Jimmy Eat World is Thriving, Not Merely ‘Surviving,’ on Excellent and Engaging New Album (Review/Stream)

Adrian GarroCategories:Latest News

When a band has been together as long as Jimmy Eat World, releasing as many solid and cohesive albums as the band has over its two decade-plus career thus far, you come to expect certain things from subsequent releases.

And for the Arizona-based four-piece, whose new album Surviving was released on Friday, this means earnest lyrics from front man/guitarist Jim Adkins about the bittersweet elements of life and some engaging songs of alt/indie-rock precision. And hooks. Definitely some hooks, as well as a fearlessness to try new things in the studio.

Case in point: The first song released in advance of the album, “All The Way,” builds up to a totally unexpected and excellent saxophone solo:

But don’t let that make you think the whole album is like this. There is not a brass section on each song, but what there is instead is even better: Some of the best songs this band has ever  laid to tape.

Jimmy Eat World broke through the mainstream with hits like “The Middle” in 2001, but the band has always occupied a state of earnestness with its music. For Surviving, the group’s tenth album and the follow-up to 2017’s Integrity Blues, packs in emotional lyrics from front man Jim Adkins, as well as a noted edge.


That “edge,” in Jimmy Eat World’s terms, means guitars, and a few songs on this album are some of the “hardest” the band’s released in a while. “Criminal Energy” is a standout in this regard, blending a charging riff with a vocal hook from Adkins that would’ve made this song a highlight of 2004’s Futures.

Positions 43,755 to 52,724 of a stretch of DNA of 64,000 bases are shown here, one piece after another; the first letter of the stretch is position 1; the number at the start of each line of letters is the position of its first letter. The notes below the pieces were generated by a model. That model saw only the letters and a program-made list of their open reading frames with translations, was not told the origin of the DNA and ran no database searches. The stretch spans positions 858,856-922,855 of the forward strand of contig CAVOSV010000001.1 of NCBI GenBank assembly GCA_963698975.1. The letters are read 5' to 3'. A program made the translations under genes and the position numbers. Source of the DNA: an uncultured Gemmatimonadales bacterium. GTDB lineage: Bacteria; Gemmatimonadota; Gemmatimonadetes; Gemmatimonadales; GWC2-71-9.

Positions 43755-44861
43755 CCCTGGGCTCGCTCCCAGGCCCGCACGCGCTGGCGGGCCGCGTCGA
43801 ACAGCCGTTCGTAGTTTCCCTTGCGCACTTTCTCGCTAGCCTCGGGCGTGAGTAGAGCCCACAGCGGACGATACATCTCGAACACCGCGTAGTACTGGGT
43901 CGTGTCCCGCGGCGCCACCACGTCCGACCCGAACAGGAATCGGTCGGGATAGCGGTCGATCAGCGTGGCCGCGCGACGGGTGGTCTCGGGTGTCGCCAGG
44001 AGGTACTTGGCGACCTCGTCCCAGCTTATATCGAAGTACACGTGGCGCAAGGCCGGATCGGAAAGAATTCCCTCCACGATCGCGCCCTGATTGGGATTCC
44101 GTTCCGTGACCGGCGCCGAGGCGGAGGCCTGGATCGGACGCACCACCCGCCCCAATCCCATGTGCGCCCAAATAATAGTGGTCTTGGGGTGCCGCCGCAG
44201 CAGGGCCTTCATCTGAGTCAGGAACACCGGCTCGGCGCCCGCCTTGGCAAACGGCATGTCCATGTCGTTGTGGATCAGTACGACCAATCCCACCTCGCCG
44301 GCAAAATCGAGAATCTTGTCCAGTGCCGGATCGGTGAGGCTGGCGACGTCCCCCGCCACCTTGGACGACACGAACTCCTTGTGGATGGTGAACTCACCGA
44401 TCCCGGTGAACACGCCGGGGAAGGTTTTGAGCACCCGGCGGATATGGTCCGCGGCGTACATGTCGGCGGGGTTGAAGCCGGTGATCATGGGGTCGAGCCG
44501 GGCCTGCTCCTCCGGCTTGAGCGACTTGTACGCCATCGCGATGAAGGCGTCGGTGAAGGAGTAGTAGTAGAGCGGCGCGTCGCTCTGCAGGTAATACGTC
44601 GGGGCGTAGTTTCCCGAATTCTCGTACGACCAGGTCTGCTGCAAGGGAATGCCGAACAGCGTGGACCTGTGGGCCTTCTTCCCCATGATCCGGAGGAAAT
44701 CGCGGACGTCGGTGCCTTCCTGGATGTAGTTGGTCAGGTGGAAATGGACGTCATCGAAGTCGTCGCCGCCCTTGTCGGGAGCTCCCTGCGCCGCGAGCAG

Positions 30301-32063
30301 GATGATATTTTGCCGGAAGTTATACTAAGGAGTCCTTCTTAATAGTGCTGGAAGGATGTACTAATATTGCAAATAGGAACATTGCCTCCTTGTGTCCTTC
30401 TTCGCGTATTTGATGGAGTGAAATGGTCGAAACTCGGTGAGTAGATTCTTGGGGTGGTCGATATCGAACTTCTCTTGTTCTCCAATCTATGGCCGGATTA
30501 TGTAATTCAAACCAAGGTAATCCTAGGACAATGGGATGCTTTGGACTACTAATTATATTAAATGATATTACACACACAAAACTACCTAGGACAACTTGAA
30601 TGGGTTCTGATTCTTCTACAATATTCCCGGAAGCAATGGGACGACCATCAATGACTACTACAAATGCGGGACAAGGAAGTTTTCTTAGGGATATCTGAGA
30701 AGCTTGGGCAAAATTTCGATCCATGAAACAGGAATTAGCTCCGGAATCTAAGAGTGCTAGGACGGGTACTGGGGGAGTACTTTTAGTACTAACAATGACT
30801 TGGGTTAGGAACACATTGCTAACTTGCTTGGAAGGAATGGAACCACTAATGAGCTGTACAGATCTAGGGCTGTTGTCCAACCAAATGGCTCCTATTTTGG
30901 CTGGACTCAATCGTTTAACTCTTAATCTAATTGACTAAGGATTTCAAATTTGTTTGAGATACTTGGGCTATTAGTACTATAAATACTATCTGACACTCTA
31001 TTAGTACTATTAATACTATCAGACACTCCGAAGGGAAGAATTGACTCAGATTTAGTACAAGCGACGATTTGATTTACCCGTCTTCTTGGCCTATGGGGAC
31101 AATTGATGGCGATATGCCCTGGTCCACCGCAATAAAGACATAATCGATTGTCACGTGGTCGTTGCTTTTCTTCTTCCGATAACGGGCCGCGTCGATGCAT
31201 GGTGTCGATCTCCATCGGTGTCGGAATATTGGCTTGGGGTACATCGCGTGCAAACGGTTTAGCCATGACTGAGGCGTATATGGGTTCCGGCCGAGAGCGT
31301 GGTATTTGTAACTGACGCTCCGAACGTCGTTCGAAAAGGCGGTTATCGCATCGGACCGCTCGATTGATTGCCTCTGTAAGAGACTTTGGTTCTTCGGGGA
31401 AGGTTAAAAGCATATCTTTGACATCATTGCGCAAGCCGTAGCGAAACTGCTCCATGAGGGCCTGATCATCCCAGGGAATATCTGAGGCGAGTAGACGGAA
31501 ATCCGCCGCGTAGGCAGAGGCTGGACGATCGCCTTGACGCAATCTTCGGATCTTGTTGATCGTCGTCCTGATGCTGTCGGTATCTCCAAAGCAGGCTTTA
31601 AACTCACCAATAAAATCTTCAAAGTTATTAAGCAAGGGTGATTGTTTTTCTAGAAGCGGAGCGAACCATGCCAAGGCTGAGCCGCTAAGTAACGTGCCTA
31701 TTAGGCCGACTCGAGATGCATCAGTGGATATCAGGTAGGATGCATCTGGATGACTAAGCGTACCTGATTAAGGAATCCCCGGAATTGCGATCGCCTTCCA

“Delivery” calms things down a bit after the frenzy of “Criminal Energy” in that familiar midtempo Jimmy Eat World sound, Adkins’ delivering lines like We realize we’re in a future memory/I can only use what I’ve learned from you to the song’s steady rhythm. This is also “classic Jimmy Eat World” in theme, composition and style:

Surviving explores some of the different kinds of weights my ego tells me I have to carry, what I see people around me choosing to carry and what I have found to be the truth when I choose to let go,” Adkins said of this record and its themes.

Tracks like “One Mil,” “Love Never,” “Diamond” and “Recommit” showcase the band’s dynamic sense of how to tell short stories with music, while the album-capping “Congratulations” is a beast entirely unto itself.


Spanning a bit over six minutes, the song might catch some folks off guard. A slow build, not unlike that of Integrity Blues highlight “Pass the Baby,” features churning guitars, Adkins yelling some of his lyrics, and group harmonies that give the whole thing an urgent feeling.

Backing vocals on the song come from Davey Havok of AFI, whose presence amps up the atmospheric effects of the song even further, until it explodes in a wall of riffs in its waning minutes. It’s a jam, for sure.

Jimmy Eat World, teaming up again with Integrity Blues producer Justin Meldal-Johnsen, has crafted one of its strongest albums to date — which is really saying something, given the wealth of strong material spread across their ten records.

Fans new and old ought to find something to enjoy with Surviving, as it’s one of the strongest rock records released in 2019, and one of the band’s finest achievements as a creative unit.

Catch Jimmy Eat World on the road this fall:

11/02/19 Ft. Collins, CO Washington’s
11/04/19 Wichita, KS Cotillion Ballroom
11/05/19 Lincoln, NE Bourbon Theatre
11/06/19 Madison, WI The Sylvee
11/08/19 East Moline, IL The Rust Belt
11/09/19 Bloomington, IN Bluebird Nightclub
11/10/19 Grand Rapids, MI Intersection
11/12/19 Harrisburg, PA The Capitol Room @ HMAC
11/13/19 South Burlington, VT Higher Ground Ballroom
11/15/19 Poughkeepsie, NY The Chance
11/16/19 Sayreville, NJ Starland Ballroom
11/18/19 Wilmington, DE The Queen (Wilmington)
11/19/19 Richmond, VA The National
11/20/19 Asheville, NC The Orange Peel
11/21/19 Athens, GA 40 Watt Club
11/22/19 Orlando, FL Florida Man Music Festival *

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